The Arc Wisconsin is working with the Wisconsin Board for People with Developmental Disabilities, Disability Rights Wisconsin, and Greater Wisconsin Agency on Aging Resources to develop a bill to recognize supported decision-making as an alternative to guardianship. By providing legal recognition to supported decision-making agreements, professionals can be assured that supporters are legally authorized to view confidential documents.
The Arc Wisconsin is advocating for passage of LRB 0753, the Employment First bill, which makes competitive integrated employment a priority for state agencies that provide employment services to people with disabilities. The bill requires the Department of Workforce Development to collaborate with the department of Public Instruction and Health Services and other agencies to develop a plan to increase competitive integrated employment opportunities.
The Arc Wisconsin and other disability and aging organizations coordinated an informational session for legislators and their staffers on Medicaid and the health care legislation being considered by Congress. The information session was co-sponsored by Representatives Tom Weatherson and Beth Meyers, the Chair and Ranking Member of the Assembly Aging and Long-Term Care Committee, respectively. Lisa Pugh, Executive Director of The Arc Wisconsin served as an expert speaker, and David Boelter, Executive Director of The Arc Fond du Lac, served as a panelist. Read more about the briefing here.
Lisa Pugh, Director of The Arc Wisconsin appeared on “Upfront” on WISN Channel 12, Milwaukee’s ABC News affiliate, to discuss President Trump’s proposed federal budget. She discussed the proposed $600 billion in cuts to Medicaid beyond the cuts in the American Health Care Act. Additionally, she explained that a block grant or per capita cap would punish Wisconsin because the initial funding would be based on the previous year’s spending. She stated “It locks us in. I think because we have been efficient, the amount of money we would be receiving in that scenario would be lower than a lot of other states and I think it puts people at risk.”
Medicaid encompasses a wide array of state-administered programs with are unique in their operation and names. Many beneficiaries know the program’s name, but are unaware that it is part of Medicaid, and are therefore unaware it is in jeopardy if Congress passes the American Health Care Act. To help educate people with disabilities and their families, The Arc Wisconsin and The Arc Kentucky have released infographics listing the names of all Medicaid-funded programs in their states.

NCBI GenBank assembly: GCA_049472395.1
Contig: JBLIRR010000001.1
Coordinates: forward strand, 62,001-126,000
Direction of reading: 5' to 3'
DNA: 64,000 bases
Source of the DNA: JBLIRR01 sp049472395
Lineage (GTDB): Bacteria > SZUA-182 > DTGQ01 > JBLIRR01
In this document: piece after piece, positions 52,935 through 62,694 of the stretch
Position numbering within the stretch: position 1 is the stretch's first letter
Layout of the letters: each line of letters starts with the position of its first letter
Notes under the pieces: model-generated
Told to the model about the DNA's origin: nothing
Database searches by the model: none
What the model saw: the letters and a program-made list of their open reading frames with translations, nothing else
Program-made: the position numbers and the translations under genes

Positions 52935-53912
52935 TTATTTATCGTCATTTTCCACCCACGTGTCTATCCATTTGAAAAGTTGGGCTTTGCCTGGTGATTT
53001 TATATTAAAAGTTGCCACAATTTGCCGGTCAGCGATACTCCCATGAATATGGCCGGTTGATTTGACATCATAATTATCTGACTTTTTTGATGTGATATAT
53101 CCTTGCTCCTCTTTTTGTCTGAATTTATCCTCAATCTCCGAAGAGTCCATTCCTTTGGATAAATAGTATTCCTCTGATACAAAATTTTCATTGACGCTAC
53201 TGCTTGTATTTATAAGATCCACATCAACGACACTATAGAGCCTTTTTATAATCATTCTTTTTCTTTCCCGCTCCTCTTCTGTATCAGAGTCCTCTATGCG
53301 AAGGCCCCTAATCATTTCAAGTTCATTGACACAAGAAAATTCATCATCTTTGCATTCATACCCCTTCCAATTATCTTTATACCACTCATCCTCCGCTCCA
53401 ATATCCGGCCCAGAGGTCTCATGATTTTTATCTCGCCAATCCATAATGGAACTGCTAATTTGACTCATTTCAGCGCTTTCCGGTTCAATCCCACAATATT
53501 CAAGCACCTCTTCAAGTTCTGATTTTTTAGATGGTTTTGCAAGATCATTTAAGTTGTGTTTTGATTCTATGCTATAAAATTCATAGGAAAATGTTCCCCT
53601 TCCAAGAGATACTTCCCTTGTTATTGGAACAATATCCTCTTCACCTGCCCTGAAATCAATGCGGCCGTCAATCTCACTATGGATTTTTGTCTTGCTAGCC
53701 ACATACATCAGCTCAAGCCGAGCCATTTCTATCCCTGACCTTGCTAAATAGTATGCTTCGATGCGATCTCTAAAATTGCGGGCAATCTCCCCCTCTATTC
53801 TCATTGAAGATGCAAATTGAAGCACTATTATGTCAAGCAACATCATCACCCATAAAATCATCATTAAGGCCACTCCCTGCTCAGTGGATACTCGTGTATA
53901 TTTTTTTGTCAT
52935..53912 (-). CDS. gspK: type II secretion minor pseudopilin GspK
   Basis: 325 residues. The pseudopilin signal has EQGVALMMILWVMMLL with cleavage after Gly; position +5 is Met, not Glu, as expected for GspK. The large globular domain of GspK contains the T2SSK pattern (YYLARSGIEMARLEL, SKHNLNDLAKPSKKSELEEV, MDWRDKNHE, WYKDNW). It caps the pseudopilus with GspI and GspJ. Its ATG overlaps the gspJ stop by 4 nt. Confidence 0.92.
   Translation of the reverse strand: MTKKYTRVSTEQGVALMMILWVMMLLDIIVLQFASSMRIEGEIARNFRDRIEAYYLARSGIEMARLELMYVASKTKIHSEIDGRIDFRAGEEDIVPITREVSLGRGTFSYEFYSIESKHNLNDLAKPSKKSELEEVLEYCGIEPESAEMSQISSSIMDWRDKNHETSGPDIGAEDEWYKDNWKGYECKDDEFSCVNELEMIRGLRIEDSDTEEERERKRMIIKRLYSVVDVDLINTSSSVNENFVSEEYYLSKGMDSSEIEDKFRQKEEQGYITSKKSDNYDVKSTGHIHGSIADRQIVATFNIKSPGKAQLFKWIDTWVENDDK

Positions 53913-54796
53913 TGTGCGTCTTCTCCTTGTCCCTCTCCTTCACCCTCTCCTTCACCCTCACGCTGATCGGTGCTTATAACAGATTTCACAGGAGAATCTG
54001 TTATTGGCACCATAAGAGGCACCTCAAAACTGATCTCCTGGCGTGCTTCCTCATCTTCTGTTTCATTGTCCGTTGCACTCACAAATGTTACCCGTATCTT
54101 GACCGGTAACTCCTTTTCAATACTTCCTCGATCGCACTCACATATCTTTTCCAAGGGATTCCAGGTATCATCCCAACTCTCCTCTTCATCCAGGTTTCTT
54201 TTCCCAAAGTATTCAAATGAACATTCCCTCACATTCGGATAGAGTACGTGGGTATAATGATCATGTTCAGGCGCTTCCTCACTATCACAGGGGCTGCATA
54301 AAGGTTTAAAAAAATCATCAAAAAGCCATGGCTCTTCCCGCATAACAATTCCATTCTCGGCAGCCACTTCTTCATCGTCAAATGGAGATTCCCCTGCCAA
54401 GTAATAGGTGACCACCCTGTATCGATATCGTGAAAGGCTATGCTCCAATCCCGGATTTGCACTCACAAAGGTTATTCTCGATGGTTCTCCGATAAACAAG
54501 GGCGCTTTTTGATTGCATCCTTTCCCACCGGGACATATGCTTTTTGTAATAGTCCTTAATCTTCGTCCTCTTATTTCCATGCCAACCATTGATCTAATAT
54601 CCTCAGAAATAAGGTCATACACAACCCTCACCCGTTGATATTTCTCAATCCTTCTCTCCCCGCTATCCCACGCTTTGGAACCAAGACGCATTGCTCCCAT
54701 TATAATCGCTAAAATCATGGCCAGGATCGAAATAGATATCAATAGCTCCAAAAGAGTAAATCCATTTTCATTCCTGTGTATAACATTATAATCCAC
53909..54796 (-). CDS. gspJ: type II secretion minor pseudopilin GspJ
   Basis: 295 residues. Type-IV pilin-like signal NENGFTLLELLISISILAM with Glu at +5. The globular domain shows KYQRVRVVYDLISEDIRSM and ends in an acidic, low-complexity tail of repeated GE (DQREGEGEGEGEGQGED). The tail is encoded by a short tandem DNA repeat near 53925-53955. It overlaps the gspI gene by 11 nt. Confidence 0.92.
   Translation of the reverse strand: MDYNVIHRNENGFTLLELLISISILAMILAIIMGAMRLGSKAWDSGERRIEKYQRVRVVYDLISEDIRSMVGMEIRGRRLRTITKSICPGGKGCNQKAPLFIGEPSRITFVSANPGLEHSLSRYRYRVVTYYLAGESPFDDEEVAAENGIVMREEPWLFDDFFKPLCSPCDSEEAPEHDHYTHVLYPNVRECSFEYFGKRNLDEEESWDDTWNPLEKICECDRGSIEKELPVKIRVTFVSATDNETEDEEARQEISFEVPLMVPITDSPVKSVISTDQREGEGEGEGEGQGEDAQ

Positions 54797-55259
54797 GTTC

The Arc Wisconsin is advocating for a budget amendment to create a $5 million incentive fund to reward non-profit providers who improve compensation for DSPs. Because Wisconsin uses a managed care model, the state cannot directly increase rates for the purpose of increasing DSP wages. Incentive fund payments could be up to $1000 per full time employee and $500 per part time employee, depending on the number of applicants. Eligible providers must pay at least $10 per hour, contribute at least 70% of health insurance premiums, keep out-of-pocket health insurance costs below $4500, and contribute make an employer contribution of at least 3%; or pay at least $10 per hour and spend at least 65% of their general operating revenue on DSP salaries or benefits.
Lisa Pugh, Executive Director of The Arc Wisconsin, appeared on WisconsinEye Newsmakers, a state-wide television program, to discuss the threats to Medicaid in the American Health Care Act. She explained the overlooked role Medicaid plays in the lives of people with disabilities by providing the opportunity to live outside of institutions. Additionally, she explained that per capita caps in the federal legislation are inevitably reduction in federal funding that shift costs to states. She noted: “this is a decision being made in Washington, but it’s going to come right here to the Capitol Dome.”
The Arc Wisconsin has published documents to help mobilize advocates to protect Medicaid. First, as part of the Survival Coalition, the chapter compiled a collection of stories demonstrating the importance of Medicaid to the 1st Congressional District, which House Speaker Paul Ryan represents. Additionally, the chapter collaborated with the Wisconsin Board for People with Developmental Disabilities and People First Wisconsin to create a guide to proposed Medicaid changes for self-advocates. The document first explains the broad range of services Medicaid covers from medical care to job coaches. Next, it provides a plain language explanation of how a per capita cap would work, examples of ways the state might change the program to save money, gives sample questions for policymakers, and lists key policymakers for self-advocates to contact.
The Arc Wisconsin, in collaboration with People First Wisconsin, released a summary of Governor Scott Walker’s budget geared toward self-advocates. The budget classifies funding in priority areas as “good” or “needs work” and provides brief descriptions and talking points. Additionally, it includes a flowchart of the budget process.
As a result of The Arc Wisconsin’s advocacy efforts, The Madison Common Council approved an ordinance change ending the use of subminimum wage for city employees with disabilities. In a press release from The Arc Wisconsin, Wisconsin Board of People with Developmental Disabilities, and the Madison Mayor’s Office, Lisa Pugh, Executive Director of The Arc Wisconsin, stated “This step in recognizing the civil rights of people with disabilities to equal pay sends a strong message. The Arc Wisconsin thanks Madison for once again leading the way.”